Those studying for medical degrees at Cambridge take the Medical & Veterinary Sciences Tripos during their pre-clinical years. This provides students with a much stronger scientific training than is found in most other medical courses. The subjects studied in the first two years cover the full range of biomedical science; there is also a course called ‘Preparing for Patients’ which provides contact with patients from an early stage. In the third year it is possible to specialise in one of the biological subjects offered in Part II of the Natural Sciences Tripos, or to continue with a more general biomedical course. At the completion of their third year medical students graduate with a BA degree and begin their clinical training at Addenbrooke’s Hospital in Cambridge.
There is a fixed number of medical places for Cambridge as a whole. These places are distributed across Colleges by a quota system which limits the number of offers that a college is permitted to make. In recent years Trinity’s quota of places has been 11. Over the last three years, the combined quota has been split equally between men and women, from a range of schools.
Trinity has a long and distinguished history of contributions to medical research and three recent Masters of the College have been Nobel Laureates in Physiology or Medicine. At present the teaching of Medical Sciences at Trinity is looked after by four Fellows of the College: Catherine Aiken (Obstetrics and Gynaecology (Clinical Medicine)), Rebecca Fitzgerald (Physiology and Tumour Biology (Clinical Medicine)), Richard Hayward (Microbiology and Pathology), and Professor Ewa Paluch (Anatomy).
Applicants for places at Trinity usually have two interviews, each with two members of the Medical Sciences teaching staff. The special nature of the Cambridge medical course means that the interview is likely to focus strongly on scientific matters and you should be prepared to discuss topics from any of your A-level science subjects. The typical conditional offer is A*A*A at A-level, including Chemistry and two other science subjects, although successful applicants typically achieve three A* grades; comparable conditions are set for those taking the IB and other school-leaving examinations.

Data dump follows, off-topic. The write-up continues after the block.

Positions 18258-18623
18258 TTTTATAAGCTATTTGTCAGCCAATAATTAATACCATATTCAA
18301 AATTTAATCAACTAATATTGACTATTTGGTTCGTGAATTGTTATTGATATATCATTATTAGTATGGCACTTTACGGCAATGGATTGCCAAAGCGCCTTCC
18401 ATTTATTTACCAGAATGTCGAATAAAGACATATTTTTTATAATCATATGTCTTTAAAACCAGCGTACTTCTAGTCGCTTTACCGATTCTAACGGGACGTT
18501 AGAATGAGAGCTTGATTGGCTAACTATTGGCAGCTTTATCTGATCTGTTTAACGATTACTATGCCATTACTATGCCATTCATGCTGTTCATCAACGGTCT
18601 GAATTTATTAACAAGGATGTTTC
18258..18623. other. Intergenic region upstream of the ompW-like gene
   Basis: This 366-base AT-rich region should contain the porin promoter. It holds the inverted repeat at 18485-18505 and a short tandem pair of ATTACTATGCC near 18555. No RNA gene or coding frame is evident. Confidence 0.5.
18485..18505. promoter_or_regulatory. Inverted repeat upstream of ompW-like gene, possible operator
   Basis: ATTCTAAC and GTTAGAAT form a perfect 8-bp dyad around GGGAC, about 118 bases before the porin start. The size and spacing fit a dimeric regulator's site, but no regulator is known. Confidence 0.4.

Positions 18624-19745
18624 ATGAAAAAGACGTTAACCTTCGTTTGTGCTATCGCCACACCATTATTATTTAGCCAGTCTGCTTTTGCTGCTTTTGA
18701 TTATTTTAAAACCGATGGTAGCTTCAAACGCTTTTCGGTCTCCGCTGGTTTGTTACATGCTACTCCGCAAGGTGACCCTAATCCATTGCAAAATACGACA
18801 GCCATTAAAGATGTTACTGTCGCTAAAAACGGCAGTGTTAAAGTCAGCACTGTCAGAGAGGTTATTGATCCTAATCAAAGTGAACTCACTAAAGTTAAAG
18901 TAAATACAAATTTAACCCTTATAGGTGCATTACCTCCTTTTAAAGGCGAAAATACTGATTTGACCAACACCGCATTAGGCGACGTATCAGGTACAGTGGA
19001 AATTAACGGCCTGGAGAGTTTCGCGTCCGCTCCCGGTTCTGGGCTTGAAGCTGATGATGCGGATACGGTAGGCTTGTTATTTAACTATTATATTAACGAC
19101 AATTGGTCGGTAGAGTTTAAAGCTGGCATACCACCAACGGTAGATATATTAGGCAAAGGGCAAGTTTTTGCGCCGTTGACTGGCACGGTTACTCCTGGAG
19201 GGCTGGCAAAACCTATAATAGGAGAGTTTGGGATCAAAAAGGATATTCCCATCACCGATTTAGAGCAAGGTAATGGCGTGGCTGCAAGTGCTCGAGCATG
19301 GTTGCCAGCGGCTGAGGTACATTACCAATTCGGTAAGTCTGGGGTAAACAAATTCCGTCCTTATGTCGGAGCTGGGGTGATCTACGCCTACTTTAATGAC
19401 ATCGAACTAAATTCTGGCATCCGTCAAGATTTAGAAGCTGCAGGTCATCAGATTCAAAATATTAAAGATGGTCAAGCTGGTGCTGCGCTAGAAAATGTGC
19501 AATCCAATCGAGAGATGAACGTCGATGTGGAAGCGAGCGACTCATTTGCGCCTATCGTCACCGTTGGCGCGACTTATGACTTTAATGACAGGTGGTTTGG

The College does not normally invite for interview applicants who do not perform well in the BMAT, especially Section 2. Successful applicants in recent years have usually had around 6.0 in Sections 1 and 2 of the BMAT.
Over recent years Trinity College has accepted 11-13 medical students per year. Our students have achieved substantial success in the preclinical tripos, specialising in a wide range of 3rd year subjects, and gone on to a variety of interesting and successful careers in clinical research and practice.
For more information, visit the Biological Sciences website and the Medical School website:
Trinity has four teaching Fellows in Medical Sciences, who variously supervise and direct studies of Trinity students during their preclinical and clinical courses. We support a broadening of experience through summer research experience and travel related to medical studies.